You made your first candle at the age of 12, what inspired you to do that?
My sister brought a candle-making kit home from Michael’s craft store, to make and sell candles for a home economics fair. In true little sister, “me too!!” style, I learned to make candles and continued to make them for easy gifts throughout high school. When I started my business after college, it was a no-brainer to make candles again, I already had the tools!

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Tom and Kristen in their studio 

What does the day in the life of Kristen Pumphrey entail?
During the week I usually work from 9 a.m. – 6:30 p.m. or so. Work usually entails emailing with the shops that stock us (both independent boutiques and our national brands), developing new scents, making sure all the orders are heading out and receiving supplies. I usually take time each day to post on our instagram (@pfcandleco), play with our dog (an Italian greyhound named Max), and go for an iced coffee. Weekends, I love to explore our neighborhood in DTLA, or get away from it all on a quick camping trip.

Your candles smell amazing, what inspires your scents and how do you know which scents to combine?
Thank you! There’s two ways we go about picking scents: brainstorming sessions and direct inspiration. We do a scent brainstorming session once or twice a month, where we will pull out all the oils we have on hand, dip blotting strips, and just start smelling combinations together. A little bit of this, add some of that, mix the oils together. Then the whole team will stop what they’re doing and smell the results. For direct inspiration, we may think something like “we want to create a scent inspired by Big Sur” and we will take a trip to that location and smell everything we can, just taking it all in, and taking notes. This usually gives us a base to start with, a few notes that were prominent to us, then we will take that inspiration to our brainstorming sessions for further development.

Where do you draw your inspiration from?
Travel and nature are huge inspirations, visiting national parks, camping, or even visiting a nearby botanical garden. We want to produce scents that invoke feeling or meaning and that also smell really, really good.

Can you share the making of a soy candle with us?

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Our soy candles are poured in small batches, but we work from a larger batch to get there. We will melt anywhere from 50-150 lbs. of soy wax at a time. Once the soy wax is melted and has come up to temperature, we add fragrance oil into our giant wax melters.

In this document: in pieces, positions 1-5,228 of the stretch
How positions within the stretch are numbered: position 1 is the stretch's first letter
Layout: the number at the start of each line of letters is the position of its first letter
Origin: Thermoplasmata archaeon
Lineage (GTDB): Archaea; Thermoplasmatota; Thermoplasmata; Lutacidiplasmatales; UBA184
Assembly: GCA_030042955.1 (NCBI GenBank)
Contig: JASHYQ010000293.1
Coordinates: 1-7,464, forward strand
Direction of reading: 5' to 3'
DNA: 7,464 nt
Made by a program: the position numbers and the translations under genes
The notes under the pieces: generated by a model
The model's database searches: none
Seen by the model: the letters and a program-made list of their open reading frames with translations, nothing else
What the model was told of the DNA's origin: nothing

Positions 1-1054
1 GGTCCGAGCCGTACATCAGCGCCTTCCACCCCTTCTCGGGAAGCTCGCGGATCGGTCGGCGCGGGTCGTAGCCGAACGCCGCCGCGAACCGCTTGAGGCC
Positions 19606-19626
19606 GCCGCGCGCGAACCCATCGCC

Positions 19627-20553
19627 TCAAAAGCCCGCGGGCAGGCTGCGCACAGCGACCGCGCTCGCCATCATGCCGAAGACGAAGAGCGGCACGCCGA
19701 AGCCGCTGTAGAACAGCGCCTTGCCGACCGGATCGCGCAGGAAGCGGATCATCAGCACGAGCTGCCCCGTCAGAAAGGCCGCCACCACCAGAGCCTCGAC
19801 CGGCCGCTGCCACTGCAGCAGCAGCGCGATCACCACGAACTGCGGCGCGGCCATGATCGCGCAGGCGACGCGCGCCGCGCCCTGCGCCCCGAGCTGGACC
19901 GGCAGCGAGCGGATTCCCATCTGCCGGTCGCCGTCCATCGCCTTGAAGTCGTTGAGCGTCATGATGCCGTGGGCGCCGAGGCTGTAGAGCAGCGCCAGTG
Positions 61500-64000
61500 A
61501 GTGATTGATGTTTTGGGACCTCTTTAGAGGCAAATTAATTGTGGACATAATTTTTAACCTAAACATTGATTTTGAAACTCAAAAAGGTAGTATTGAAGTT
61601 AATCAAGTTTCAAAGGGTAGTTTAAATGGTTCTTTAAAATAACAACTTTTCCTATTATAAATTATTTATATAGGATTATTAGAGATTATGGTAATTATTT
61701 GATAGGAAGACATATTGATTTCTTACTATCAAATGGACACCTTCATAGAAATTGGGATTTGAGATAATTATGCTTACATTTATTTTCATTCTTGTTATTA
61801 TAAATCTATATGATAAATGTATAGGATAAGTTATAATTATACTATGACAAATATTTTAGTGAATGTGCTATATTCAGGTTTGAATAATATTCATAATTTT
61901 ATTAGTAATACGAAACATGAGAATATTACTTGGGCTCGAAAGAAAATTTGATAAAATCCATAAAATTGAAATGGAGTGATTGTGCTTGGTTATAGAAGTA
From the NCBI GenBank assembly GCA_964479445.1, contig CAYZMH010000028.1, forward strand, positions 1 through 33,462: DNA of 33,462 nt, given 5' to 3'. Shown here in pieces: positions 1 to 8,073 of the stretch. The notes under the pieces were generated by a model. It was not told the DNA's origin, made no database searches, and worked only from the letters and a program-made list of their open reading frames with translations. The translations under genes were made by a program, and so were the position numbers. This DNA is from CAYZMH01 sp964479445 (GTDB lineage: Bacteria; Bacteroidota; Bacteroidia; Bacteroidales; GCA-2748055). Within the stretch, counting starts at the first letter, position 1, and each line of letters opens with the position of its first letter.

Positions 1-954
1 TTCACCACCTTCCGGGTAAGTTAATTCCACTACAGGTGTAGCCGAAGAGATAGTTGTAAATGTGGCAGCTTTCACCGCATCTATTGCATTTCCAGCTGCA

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From there, the wax is poured off into metal pitchers, allowed to cool, and then poured in into pre-wicked jars in batches of 8-9 (or 12-16 for the mini size). We use the same method I used when I started making candles, just with fancier equipment and on a much larger scale.

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What inspired the packaging for PF candles?
My design skills are pretty limited, having never taken a class in graphic design, but I wanted to make something that felt authentic to me. I loved interchangeable stamps and used them in packaging across the board (when our company used to make more than just candles), so one day, after feeling frustrated with designing on the computer, I went back to basics and just started hand stamping our labels. I wanted the candles to be simple enough that they can exist in your space every day without being too fussy, toeing the line between rustic and clean design.

What is the one scent that we will always find burning in your home?
It depends on the room! For our living room, I like Neroli & Eucalyptus and Summer Breeze. Sweet Grapefruit is always either uncapped or burning in the bathroom. When I’m at work, I like to burn Campfire on my desk.

Have you ever mixed a scent that made you say ‘what was I thinking’?
Absolutely! Luckily with our brainstorming session, it usually doesn’t get past the initial phase. There have been a few combinations that I’ve smelled and said “NOPE!”. My biggest no-no when it comes to a scent is if it gives me or any of our crew here a headache then it gets eliminated from the list. We work hard to make sure our candles can be enjoyed by even those with fragrance sensitivities.

Besides candle-making, what other hobbies/interests do you have?
Camping, bike riding, tending to my ever growing plant collection. And as I said before, traveling and experiencing new places. We try to take a weekend trip at least once a month. We live and work in the heart of downtown LA, so escaping from city life is awesome.

Describe your personal style.
Mostly utilitarian with a little bit of California hippie thrown in. My job is always hands on. You can find me unloading a pallet or unpacking wax or mixing fragrances, so I tend to wear things I don’t mind getting messy. In the summer I wear simple cotton dresses and Vans sneakers. In the winter, I’m all about jeans (including AEO jeggings!) and a simple tee shirt. I usually always wear little stacking rings and copper or bronze skinny cuff bracelets. But my favorite thing to wear, hands down, is a poncho. I can’t wear them at work,just not practical enough, but on a camping trip I usually don’t change out of one. I have this awesome one my dad gave to me when I was a kid; it’s from Argentina. It’s one of those things I didn’t appreciate until I was older.

Tell us something surprising about you that no one would guess!
I may be a candle maker, but I actually studied to become an actor. I did 4 years of rigorous training at NYU’s Tisch School, and right before graduating, I realized it wasn’t the right choice as a career for me. I got involved in the DIY community, and haven’t looked back since. In school, they constantly told us that you have to make your own work – sometimes there wouldn’t be somebody who would want to give it to you or take a chance on you. It was a really important lesson to learn – and one I clearly applied when starting PF.

Anything else you would like to share?
We’re so happy to be able to partner with AEO for their Wear America initiative! It’s awesome to us that the candles that are handmade in our studio by our crew of six can be enjoyed by a wider audience, and that handmade on a larger scale is possible!

What is your favorite scent from PF Candle Co?  Tell us in the comments below!